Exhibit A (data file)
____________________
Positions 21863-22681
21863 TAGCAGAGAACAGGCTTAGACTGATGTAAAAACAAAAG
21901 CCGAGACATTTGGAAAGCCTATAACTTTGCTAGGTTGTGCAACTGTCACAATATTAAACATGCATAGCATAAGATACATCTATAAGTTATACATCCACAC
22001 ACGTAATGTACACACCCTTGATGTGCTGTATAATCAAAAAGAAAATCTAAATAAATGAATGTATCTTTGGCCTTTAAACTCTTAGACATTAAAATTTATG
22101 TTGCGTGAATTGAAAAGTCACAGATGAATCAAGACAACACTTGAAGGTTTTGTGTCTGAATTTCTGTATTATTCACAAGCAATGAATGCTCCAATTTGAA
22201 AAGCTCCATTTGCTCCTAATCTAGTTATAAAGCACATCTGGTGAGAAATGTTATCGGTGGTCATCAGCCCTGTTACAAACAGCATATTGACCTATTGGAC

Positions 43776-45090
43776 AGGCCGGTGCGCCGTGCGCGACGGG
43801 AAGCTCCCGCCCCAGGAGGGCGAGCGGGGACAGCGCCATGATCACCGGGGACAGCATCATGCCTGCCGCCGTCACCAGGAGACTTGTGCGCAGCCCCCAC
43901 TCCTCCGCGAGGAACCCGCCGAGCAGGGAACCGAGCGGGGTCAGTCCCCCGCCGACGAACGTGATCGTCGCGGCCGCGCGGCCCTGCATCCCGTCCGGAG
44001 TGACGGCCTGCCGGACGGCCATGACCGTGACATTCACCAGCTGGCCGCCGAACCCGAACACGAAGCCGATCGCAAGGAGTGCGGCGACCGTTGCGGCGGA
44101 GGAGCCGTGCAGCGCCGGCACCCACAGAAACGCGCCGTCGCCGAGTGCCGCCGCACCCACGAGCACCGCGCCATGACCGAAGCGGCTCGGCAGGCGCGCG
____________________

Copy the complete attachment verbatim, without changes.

Positions 21863-22681
21863 TAGCAGAGAACAGGCTTAGACTGATGTAAAAACAAAAG
21901 CCGAGACATTTGGAAAGCCTATAACTTTGCTAGGTTGTGCAACTGTCACAATATTAAACATGCATAGCATAAGATACATCTATAAGTTATACATCCACAC
22001 ACGTAATGTACACACCCTTGATGTGCTGTATAATCAAAAAGAAAATCTAAATAAATGAATGTATCTTTGGCCTTTAAACTCTTAGACATTAAAATTTATG
22101 TTGCGTGAATTGAAAAGTCACAGATGAATCAAGACAACACTTGAAGGTTTTGTGTCTGAATTTCTGTATTATTCACAAGCAATGAATGCTCCAATTTGAA
22201 AAGCTCCATTTGCTCCTAATCTAGTTATAAAGCACATCTGGTGAGAAATGTTATCGGTGGTCATCAGCCCTGTTACAAACAGCATATTGACCTATTGGAC

Positions 43776-45090
43776 AGGCCGGTGCGCCGTGCGCGACGGG
43801 AAGCTCCCGCCCCAGGAGGGCGAGCGGGGACAGCGCCATGATCACCGGGGACAGCATCATGCCTGCCGCCGTCACCAGGAGACTTGTGCGCAGCCCCCAC
43901 TCCTCCGCGAGGAACCCGCCGAGCAGGGAACCGAGCGGGGTCAGTCCCCCGCCGACGAACGTGATCGTCGCGGCCGCGCGGCCCTGCATCCCGTCCGGAG
44001 TGACGGCCTGCCGGACGGCCATGACCGTGACATTCACCAGCTGGCCGCCGAACCCGAACACGAAGCCGATCGCAAGGAGTGCGGCGACCGTTGCGGCGGA
44101 GGAGCCGTGCAGCGCCGGCACCCACAGAAACGCGCCGTCGCCGAGTGCCGCCGCACCCACGAGCACCGCGCCATGACCGAAGCGGCTCGGCAGGCGCGCG